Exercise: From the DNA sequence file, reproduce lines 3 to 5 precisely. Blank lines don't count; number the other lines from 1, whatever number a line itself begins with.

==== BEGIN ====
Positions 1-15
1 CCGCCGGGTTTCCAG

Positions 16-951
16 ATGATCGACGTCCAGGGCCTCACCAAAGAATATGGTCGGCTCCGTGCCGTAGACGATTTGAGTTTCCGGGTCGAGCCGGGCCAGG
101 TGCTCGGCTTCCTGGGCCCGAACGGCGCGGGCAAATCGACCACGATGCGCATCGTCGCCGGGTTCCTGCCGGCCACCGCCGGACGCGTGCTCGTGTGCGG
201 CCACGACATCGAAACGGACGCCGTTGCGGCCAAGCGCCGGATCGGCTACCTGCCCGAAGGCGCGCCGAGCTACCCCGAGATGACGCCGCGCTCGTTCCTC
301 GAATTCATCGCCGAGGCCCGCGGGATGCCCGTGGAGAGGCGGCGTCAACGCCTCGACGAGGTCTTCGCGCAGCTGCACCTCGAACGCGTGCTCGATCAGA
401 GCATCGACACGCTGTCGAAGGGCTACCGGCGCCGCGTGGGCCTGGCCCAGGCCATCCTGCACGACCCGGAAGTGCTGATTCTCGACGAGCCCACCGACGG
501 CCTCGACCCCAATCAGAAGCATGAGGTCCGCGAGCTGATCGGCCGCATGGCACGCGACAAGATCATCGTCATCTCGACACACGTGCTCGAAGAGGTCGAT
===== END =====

Positions 16-951
16 ATGATCGACGTCCAGGGCCTCACCAAAGAATATGGTCGGCTCCGTGCCGTAGACGATTTGAGTTTCCGGGTCGAGCCGGGCCAGG
101 TGCTCGGCTTCCTGGGCCCGAACGGCGCGGGCAAATCGACCACGATGCGCATCGTCGCCGGGTTCCTGCCGGCCACCGCCGGACGCGTGCTCGTGTGCGG